Once you've entered your Biometrics, your identifiers are stored and valid for ten years. Some people, for example, temporary residents, will need to renew every decade. If you aren't sure if your Biometrics are up to date or need refreshing, you can check with the Check Status tool of the Canadian Government.
People who do not need to provide Biometrics while travelling include:
• Canadian citizens and citizen applicants
• children under the age of 14
• elders above the age of 79 and U.S. visa holders
To find out if you are required to give biometric Information, you can visit this link: need to give Biometrics.
How Biometrics is used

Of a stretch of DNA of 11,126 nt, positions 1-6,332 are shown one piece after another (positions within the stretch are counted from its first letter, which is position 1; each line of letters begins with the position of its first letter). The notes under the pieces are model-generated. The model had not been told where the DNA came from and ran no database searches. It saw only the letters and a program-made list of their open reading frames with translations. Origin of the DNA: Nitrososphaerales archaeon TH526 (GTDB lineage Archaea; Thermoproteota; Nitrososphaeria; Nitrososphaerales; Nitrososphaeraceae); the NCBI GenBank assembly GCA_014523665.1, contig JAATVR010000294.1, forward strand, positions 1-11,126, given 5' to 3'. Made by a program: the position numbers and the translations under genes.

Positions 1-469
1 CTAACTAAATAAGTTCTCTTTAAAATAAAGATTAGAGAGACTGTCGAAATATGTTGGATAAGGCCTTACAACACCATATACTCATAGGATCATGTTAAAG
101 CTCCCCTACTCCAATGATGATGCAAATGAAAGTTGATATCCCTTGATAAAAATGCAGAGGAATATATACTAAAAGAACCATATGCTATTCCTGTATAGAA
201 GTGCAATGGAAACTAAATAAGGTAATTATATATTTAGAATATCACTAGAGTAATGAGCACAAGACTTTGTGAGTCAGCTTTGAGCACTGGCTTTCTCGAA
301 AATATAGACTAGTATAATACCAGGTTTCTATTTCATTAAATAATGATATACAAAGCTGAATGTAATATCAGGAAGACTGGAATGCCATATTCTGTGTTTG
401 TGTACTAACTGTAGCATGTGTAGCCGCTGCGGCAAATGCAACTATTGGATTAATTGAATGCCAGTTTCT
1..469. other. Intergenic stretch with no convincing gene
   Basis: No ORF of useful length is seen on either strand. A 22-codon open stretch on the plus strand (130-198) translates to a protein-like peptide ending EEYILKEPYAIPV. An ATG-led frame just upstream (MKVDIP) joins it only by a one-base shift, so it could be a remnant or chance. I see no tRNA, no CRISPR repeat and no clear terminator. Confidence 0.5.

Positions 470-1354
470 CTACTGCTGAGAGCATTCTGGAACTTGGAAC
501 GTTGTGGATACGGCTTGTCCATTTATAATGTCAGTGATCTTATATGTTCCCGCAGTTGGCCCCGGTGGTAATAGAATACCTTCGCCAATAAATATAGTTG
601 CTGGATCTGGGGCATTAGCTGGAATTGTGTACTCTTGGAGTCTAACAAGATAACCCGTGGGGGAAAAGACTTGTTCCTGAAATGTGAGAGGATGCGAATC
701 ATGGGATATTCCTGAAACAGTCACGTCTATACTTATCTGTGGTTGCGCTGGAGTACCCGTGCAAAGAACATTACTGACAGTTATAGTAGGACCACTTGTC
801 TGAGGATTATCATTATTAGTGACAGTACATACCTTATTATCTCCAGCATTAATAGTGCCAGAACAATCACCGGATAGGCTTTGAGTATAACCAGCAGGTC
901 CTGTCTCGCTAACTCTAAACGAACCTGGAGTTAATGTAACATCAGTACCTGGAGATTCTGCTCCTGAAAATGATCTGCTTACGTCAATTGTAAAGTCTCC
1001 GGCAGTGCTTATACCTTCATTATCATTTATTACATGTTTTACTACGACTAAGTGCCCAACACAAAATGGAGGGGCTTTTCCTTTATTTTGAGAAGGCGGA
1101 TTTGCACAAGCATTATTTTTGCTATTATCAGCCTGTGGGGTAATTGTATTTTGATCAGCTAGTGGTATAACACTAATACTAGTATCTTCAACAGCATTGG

Once you arrive in Canada, Officials will verify your identity using Biometrics to ensure that the passport and the documents they approved are yours. A primary inspection kiosk is used at all major Canadian airports. If your visa or permit is clean, you'll experience streamlined entry. Kiosks and Border security scans catch stolen, borrowed, or altered visas or permits using Biometrics. Others may see your biometric Information if further scrutiny is required. For example, the Royal Canadian Mounted Police (RCMP) check your fingerprints for immigration data or criminal records. Your Information may also be shared with investigators from the RCMP, the Canadian Security Intelligence Service (CSIS), and the Canada Border Service Agency (CBSA). Not only are you in trouble if your documents are invalidated, but that information is disclosed to the appropriate authorities via Canadian Police Information Centre (CPIC) or INTERPOL's Stolen and Lost Travel Document (SLTD) database. For most of us, that's not a problem. When your Biometrics are approved upon entering Canada, a border services office will give you the green light for entry. They will stamp your passport and inform you of how long you can stay in Canada or welcome you home. Of course, if you haven't got a stamp on your passport, you can ask a border services office to provide you with one. However, primary inspection kiosks will not stamp your passport, so you will need to use this option by asking for a stamp from the nearest border service official after visiting the kiosk.